“A fresh strain of criminal software has been discovered encrypting the data of Android smartphone owners, then demanding payment to unlock it,” Tom Brewster reports for The Guardian. “The Simplocker ransomware scans victims’ SD memory cards for certain files, including images, PDFs and other documents, and audio files, before locking them using the AES encryption standard, according to security company ESET. It’s the first malware found to be encrypting data on Android phones before demanding payment to decrypt it, according to a blog post by ESET’s security intelligence team lead Robert Lipovsky.”

“Lipovsky said that Simplocker appears to be solely active in the Ukrainian region; is not found on Android’s official Google Play Store; and is not currently widespread,” Brewster reports. “He added that the level of encryption used by Simplocker is significantly weaker than that of Cryptolocker, the aggressive Windows ransomware that global law enforcement authorities have been trying to shut down over the past week.”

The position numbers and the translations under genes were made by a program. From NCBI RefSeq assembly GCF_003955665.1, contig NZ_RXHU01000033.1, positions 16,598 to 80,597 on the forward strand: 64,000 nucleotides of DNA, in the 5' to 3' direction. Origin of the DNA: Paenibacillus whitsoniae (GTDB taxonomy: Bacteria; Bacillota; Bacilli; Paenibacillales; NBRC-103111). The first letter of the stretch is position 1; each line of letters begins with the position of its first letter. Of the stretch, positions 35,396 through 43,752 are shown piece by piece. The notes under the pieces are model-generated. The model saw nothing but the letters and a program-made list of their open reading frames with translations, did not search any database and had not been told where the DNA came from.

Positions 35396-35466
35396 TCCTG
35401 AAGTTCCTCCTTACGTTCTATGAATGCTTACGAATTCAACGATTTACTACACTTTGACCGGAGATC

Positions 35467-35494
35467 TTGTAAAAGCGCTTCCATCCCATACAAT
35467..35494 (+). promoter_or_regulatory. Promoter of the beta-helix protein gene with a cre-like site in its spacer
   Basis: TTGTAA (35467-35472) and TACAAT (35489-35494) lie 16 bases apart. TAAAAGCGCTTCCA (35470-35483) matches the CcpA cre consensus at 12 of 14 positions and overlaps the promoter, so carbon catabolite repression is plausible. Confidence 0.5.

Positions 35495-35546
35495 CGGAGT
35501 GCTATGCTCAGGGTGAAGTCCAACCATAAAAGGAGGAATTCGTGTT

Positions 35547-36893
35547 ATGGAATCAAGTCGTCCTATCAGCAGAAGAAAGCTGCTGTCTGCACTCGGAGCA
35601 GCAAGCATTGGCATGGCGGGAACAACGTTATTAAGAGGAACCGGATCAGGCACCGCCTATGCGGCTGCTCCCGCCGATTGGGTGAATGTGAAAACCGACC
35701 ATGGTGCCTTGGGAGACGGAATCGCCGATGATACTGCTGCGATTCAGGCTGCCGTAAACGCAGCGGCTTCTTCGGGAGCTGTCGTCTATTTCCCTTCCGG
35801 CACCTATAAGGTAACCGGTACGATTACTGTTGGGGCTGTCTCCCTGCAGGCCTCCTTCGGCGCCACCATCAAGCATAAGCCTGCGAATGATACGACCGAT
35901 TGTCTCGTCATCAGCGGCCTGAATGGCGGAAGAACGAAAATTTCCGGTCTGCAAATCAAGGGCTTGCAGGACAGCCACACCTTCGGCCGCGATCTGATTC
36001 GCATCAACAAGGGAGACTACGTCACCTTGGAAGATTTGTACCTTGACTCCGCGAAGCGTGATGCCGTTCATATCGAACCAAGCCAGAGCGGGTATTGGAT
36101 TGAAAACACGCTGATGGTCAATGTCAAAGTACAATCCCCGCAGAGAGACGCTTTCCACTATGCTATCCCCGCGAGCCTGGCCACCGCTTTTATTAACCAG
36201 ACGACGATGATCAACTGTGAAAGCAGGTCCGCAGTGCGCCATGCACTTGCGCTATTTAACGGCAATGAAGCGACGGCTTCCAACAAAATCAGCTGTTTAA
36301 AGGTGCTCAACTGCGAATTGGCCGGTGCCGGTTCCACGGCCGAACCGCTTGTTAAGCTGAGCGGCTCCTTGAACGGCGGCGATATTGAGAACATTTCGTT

Android fragmentation and malware

“Various forms of Android ransomware have been uncovered in recent months. In May, security experts warned about a strain called Koler, which posed as a porn app. It then sent a message claiming to be from police, telling the user they had broken the law by watching indecent material, demanding they pay a fine of $300,” Brewster reports. “Yet Windows remains the number one target for ransomware. The Guardian reported this week that the Cryptolocker malware has infected as many as 50,000 computers in the UK alone.”

Read more in the full article here.

[Attribution: BGR. Thanks to MacDailyNews Reader “Dan K.” for the heads up.]

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